Vermont Takes Up Assisted Suicide Bill Again, Will Likely Fail

Bioethics   |   Steven Ertelt   |   Apr 11, 2005   |   9:00AM   |   WASHINGTON, DC

Vermont Takes Up Assisted Suicide Bill Again, Will Likely Fail Email this article
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by Steven Ertelt Editor
April 11
, 2005

Montpelier, VT ( — After losing the first time they tried to pass an assisted suicide bill through the state legislature, euthanasia proponents are back with a new proposal. The next legal showdown is set to begin as groups of citizens are working with supportive lawmakers to pass a bill similar to Oregon’s law, the only one of its kind in the nation.

A bill stalled in the state legislature when Vermont’s governor Jim Douglas indicated he would veto the measure. A new bill was introduced in February and is slated for a hearing Tuesday.

The House Human Services Committee will hold a hearing Tuesday evening and its chairman, Rep. Ann Pugh, a South Burlington Democrat, says more testimony will be taken on Wednesday and Thursday.

She told the Vermont Press Bureau she doesn’t know whether the legislation will pass out of her committee.

"I don’t have any grand plan," Pugh said. "That is something the committee will have to decide. We are taking this up because the committee wanted to."

House Human Services committee member Rep. Thomas Koch, a Republican, predicted his committee will hear testimony on the bill and then table it.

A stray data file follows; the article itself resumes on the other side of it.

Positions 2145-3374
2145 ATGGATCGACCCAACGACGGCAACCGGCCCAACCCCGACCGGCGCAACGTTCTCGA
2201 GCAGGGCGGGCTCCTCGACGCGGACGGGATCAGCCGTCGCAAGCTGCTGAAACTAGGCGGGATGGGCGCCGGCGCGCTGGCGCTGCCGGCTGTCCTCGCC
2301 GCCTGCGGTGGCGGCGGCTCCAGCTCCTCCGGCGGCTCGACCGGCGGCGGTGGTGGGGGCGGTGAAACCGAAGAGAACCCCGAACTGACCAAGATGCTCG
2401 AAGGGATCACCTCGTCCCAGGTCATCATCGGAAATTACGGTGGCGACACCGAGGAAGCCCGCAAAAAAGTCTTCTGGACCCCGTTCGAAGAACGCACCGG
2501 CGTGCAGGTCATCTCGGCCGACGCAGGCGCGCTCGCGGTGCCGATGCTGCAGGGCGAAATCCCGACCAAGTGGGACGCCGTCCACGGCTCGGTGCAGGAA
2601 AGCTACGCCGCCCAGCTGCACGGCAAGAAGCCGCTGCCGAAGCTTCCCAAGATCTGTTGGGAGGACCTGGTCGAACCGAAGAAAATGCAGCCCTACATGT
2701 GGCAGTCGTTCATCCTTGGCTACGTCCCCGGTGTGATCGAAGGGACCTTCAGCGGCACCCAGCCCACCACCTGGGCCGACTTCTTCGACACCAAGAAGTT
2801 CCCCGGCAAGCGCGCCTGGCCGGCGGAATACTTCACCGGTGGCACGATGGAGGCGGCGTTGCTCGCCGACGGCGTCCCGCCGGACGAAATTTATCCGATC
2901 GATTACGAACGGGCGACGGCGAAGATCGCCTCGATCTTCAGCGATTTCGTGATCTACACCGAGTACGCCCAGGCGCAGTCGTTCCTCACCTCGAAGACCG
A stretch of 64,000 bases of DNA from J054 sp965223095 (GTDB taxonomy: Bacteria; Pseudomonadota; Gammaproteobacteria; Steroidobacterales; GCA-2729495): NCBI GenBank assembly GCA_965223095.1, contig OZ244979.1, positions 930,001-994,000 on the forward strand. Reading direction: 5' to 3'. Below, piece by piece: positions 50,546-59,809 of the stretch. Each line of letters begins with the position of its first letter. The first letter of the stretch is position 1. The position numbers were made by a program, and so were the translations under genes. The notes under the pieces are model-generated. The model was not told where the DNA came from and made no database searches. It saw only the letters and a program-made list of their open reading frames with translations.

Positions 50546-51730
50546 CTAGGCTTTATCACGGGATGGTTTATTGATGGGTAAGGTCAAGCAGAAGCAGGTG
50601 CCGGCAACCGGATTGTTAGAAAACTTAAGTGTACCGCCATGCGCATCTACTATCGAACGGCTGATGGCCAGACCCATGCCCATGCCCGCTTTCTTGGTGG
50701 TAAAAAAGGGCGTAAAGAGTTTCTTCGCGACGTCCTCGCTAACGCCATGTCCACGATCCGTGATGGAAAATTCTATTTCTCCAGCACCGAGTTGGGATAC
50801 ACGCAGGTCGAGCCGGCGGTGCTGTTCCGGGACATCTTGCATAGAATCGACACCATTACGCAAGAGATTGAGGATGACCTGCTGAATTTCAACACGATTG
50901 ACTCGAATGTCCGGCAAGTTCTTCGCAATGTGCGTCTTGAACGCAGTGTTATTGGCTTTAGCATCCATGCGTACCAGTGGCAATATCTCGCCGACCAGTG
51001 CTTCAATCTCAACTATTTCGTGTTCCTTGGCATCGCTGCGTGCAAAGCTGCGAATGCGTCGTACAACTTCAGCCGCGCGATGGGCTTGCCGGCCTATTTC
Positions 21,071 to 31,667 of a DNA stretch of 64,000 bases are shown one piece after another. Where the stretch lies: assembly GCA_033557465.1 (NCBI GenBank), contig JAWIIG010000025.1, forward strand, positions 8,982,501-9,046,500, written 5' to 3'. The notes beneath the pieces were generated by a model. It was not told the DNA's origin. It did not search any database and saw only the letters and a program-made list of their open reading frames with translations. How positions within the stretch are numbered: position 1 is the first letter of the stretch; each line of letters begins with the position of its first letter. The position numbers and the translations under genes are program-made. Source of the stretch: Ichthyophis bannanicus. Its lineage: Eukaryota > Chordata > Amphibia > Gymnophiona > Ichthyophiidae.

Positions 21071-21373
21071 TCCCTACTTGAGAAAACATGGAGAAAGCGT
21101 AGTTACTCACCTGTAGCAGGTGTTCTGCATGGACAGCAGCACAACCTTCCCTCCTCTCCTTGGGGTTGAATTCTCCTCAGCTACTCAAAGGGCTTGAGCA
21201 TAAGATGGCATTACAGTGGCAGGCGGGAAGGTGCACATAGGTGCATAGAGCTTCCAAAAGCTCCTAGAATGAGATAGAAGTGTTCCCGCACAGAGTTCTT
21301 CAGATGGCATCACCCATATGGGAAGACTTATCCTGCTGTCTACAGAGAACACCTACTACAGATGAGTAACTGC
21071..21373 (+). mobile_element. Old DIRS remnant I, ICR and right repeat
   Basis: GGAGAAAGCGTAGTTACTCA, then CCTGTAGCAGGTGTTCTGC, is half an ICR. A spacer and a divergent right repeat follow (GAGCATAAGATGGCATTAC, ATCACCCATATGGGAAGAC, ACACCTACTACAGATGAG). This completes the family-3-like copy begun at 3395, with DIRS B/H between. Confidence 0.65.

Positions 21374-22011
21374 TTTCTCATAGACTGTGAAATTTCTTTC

"I don’t think it will see action," he explained. "The indication Ann gave is we will have a hearing and then it goes back on the wall, same as it did last year."

Whether the bill receives committee approval or not, its fate could be sealed in the state House.

In a meeting with reporters on Friday, House Speaker Gaye Symington, also a Democrat, says she has no plans to allow any debate on the assisted suicide bill on the House floor either this year or next.

A VPB story quotes her telling reporters the assisted suicide bill "is not something that will come to completion this biennium."

Senate leaders also indicated there was little chance the bill would make any progress there.

The legislation also faces opposition still from leading state groups such as the Vermont Medical Society, the Vermont State Nurses Association and the Coalition for Disability Rights. Paul Harrington, executive director of the doctors’ group, says physicians in Vermont oppose assisted suicide by a two to one margin.

A spokesman for Governor Douglas told VPB that he is also still opposed to the bill.

Jason Gibbs, the governor’s chief spokesman said Douglas "does not support physician-assisted suicide."

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